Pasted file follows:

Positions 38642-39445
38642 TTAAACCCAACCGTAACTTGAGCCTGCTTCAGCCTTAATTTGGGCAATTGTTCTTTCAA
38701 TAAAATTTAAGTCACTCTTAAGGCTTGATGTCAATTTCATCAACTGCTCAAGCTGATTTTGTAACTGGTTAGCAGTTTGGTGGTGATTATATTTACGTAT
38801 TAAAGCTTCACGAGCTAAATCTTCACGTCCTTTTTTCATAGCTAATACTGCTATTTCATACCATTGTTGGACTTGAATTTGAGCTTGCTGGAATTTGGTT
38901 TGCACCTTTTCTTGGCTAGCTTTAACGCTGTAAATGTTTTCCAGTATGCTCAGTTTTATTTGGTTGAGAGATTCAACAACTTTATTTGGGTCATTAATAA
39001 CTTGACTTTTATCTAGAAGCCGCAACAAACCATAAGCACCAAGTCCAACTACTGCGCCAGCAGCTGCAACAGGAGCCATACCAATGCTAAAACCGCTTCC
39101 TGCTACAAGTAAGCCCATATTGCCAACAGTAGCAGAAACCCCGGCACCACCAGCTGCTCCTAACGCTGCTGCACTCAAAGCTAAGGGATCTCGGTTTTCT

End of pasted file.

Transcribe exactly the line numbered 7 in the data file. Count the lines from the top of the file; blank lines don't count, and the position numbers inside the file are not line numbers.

39101 TGCTACAAGTAAGCCCATATTGCCAACAGTAGCAGAAACCCCGGCACCACCAGCTGCTCCTAACGCTGCTGCACTCAAAGCTAAGGGATCTCGGTTTTCT